No European leader wants the blame for rushing into the abyss of a no-deal Brexit, which would damage the continent too.
For some British politicians, the idea of delaying Brexit—even if it means averting the economic self-harm of crashing out of the EU without a deal—is an outrage.
One of prime minister Theresa May’s ministers has quit over the prospect of a parliamentary vote on extending the Brexit process if a deal can’t be approved in time, calling it a “humiliation.” Arch-Brexiter Jacob Rees-Mogg says it smacks of a “plot to stop Brexit” and would undermine democracy. Bluster aside, they may have a point. If there is one thing both the UK and Europe should agree on, it is the danger of a long Brexit delay.
Extending the two-year process for negotiating the terms of Brexit beyond the current March 29 deadline would make sense if it meant avoiding an outcome that neither side wants, or intends, to happen. If May’s withdrawal deal were to win parliamentary approval later this month, there would obviously be no objection to a short technical extension to avoid unforeseen hiccups. Likewise, if parliament voted down her deal but requested a one-off delay of a few months, it would be hard for the EU to refuse. No European leader wants the blame for rushing into the abyss of a no-deal Brexit, which would damage the continent too.
The problems start when toying with the idea of a much longer extension. Bloomberg News’s Ian Wishart reported last month that one option mulled by the EU was delaying the departure date until 2021. While dismissed by some as a scare tactic, some member states are clearly open to kicking the can down the road for a year or two. The benefits would be twofold: The EU’s members would dodge a no-deal scenario and the UK parliament would have time to go back to the drawing board. If May’s vision of Brexit isn’t working, perhaps other ideas—a customs union? copying Norway? not leaving at all?—might gain traction.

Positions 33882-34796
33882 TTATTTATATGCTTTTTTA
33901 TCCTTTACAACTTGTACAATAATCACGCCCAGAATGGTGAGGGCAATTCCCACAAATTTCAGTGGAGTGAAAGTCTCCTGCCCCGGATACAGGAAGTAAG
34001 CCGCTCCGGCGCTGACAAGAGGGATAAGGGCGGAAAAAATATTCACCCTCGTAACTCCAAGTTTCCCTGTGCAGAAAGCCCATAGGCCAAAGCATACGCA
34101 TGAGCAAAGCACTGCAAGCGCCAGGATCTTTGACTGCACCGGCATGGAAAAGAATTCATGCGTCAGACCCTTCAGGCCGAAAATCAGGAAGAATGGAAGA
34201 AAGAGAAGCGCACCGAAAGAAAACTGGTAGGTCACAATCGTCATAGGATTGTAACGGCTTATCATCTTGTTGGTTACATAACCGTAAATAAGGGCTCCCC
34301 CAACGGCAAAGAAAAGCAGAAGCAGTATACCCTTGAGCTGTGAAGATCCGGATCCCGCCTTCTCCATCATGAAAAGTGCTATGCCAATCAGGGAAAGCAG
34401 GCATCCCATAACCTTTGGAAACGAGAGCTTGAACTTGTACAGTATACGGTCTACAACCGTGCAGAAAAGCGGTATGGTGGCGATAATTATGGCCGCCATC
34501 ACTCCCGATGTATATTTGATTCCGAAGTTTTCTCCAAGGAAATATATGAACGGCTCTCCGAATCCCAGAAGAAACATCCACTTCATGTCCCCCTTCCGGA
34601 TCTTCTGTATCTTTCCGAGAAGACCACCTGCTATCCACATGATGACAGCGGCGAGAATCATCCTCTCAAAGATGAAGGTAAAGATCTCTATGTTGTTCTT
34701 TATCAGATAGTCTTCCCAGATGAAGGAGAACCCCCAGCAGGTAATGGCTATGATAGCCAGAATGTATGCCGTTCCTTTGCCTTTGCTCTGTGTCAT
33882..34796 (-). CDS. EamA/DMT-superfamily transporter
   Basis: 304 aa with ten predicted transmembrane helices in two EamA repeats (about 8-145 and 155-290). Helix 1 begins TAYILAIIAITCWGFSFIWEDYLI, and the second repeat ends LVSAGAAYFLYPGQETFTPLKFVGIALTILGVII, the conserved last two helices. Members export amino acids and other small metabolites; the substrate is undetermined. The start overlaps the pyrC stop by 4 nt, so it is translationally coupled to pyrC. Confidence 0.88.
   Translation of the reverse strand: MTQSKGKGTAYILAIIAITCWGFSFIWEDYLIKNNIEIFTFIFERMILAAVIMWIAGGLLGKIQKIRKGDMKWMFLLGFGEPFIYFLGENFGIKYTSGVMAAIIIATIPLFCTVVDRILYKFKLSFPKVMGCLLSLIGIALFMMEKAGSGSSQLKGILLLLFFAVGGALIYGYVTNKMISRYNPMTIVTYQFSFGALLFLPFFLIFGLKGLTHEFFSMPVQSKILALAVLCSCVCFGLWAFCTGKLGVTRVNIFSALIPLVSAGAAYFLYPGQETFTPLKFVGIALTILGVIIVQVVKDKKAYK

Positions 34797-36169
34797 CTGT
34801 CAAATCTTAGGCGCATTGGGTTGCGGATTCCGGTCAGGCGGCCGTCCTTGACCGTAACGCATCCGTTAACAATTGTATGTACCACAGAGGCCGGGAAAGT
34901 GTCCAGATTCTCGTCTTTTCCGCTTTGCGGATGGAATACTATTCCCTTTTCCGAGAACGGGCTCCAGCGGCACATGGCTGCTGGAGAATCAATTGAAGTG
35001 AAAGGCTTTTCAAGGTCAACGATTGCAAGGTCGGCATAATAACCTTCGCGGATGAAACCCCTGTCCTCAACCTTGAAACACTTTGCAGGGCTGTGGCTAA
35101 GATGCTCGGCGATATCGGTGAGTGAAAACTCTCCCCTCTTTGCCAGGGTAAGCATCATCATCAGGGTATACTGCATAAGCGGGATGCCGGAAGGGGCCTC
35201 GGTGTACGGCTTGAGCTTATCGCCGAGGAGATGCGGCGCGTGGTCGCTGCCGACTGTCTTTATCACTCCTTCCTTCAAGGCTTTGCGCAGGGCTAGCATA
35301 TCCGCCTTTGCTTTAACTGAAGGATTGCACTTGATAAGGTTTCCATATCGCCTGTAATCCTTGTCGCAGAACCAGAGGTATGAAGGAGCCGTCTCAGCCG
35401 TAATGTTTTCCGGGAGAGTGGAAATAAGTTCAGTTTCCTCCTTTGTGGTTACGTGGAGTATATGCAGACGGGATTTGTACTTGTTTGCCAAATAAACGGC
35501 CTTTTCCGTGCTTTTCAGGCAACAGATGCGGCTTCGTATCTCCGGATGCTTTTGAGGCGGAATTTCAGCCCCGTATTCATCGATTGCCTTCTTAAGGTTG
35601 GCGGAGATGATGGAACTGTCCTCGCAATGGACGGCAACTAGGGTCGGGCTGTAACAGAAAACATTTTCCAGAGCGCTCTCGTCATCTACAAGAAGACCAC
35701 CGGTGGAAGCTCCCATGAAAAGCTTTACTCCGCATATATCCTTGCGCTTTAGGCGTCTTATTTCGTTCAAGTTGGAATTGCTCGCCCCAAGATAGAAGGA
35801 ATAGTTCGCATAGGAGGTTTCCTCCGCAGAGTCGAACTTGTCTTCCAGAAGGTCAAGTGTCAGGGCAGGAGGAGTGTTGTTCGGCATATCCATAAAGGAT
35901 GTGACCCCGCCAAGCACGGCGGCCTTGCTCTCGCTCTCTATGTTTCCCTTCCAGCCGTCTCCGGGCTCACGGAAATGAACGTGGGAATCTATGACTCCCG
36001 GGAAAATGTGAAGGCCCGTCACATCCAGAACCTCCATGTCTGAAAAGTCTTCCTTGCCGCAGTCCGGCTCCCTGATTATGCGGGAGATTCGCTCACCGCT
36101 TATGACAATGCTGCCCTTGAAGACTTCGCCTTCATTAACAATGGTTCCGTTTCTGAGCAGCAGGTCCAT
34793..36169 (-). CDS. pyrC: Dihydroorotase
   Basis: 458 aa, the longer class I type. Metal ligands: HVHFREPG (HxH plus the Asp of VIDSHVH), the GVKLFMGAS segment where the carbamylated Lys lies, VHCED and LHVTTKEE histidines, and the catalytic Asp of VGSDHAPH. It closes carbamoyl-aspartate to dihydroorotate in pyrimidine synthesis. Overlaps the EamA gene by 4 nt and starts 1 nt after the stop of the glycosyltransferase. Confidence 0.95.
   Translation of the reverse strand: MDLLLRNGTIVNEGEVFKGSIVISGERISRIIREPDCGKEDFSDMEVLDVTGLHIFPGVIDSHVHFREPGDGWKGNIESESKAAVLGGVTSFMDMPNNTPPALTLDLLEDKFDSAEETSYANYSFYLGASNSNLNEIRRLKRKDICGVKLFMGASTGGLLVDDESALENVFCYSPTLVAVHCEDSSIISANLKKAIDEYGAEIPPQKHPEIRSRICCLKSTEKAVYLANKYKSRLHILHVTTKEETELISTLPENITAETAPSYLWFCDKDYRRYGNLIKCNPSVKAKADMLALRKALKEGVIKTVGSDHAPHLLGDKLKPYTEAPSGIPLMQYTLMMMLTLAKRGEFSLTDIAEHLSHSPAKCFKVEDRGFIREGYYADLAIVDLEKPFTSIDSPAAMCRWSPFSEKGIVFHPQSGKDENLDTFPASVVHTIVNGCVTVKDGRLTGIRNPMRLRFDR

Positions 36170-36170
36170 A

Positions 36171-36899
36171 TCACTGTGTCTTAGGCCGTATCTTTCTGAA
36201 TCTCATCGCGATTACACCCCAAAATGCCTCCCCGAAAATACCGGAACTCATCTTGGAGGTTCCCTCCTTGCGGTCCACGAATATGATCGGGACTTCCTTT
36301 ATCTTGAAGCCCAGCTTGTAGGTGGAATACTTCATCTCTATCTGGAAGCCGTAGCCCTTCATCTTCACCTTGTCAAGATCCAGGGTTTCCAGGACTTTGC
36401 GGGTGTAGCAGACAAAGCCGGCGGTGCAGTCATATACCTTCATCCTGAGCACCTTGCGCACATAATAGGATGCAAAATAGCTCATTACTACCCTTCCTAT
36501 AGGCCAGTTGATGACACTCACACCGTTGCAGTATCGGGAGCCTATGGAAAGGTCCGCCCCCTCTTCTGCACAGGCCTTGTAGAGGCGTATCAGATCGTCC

But this faith in time being a healer hasn’t been supported by recent events in Britain. Votes in the House of Commons last week showed there was no majority for the Labour Party leader Jeremy Corbyn’s alternative Brexit plan, including a permanent customs union with the EU. Norway-style access to Europe’s single market is also opposed by both the Conservative and Labour parties. We are two years on from triggering Article 50, the countdown to March 29th. If there’s no parliamentary majority now for May’s deal, the idea that more time can create a new consensus in a divided UK looks like a fantasy worthy of JK Rowling.
The Harry Potter author is herself a supporter of a second referendum—or People’s Vote, as some remainers call it—and the europhobic Corbyn has reluctantly thrown his weight behind that option after failing to win parliament’s backing for his customs union approach. But there’s no majority among lawmakers for this choice either, let alone any certainty that the result would be any different.
A long delay to Brexit might also lead to fresh elections in the UK, but again there’s no guarantee that this would break the gridlock. The last national vote in 2017 merely made it harder for any particular Brexit option to succeed. It would be highly risky for Brussels to bet on a post-May era for British politics before Westminster does.
The EU needs to accept the fact that any significant delay would be an own goal for the bloc. Over the next six to eight months, a new European Parliament will be elected and a new European Commission appointed. For Britain still to be involved in these decisions, even on a purely symbolic basis, is hugely distracting. At best, it would confuse citizens—one survey by Euronews found 28% of French and Italian people thought the UK had already left the EU—and clog up the gears of EU institutions that have plenty of other fires to fight. At worst, it will encourage the UK to keep trying to divide Europe and unpick the threads of the agreed deal. Georgina Wright, of the Institute for Government, warns that France and Spain might be tempted to reopen the agreement to extract more national advantages.
With luck, talk of a delay will encourage the hardline Brexiters among May’s lawmakers to grab herdeal “with both hands,” as Kenneth Armstrong, Professor of European Law at Cambridge University, puts it. But even if the fear of “Brexiternity” doesn’t sway Rees-Mogg and his chums, the EU should quit while it is ahead.
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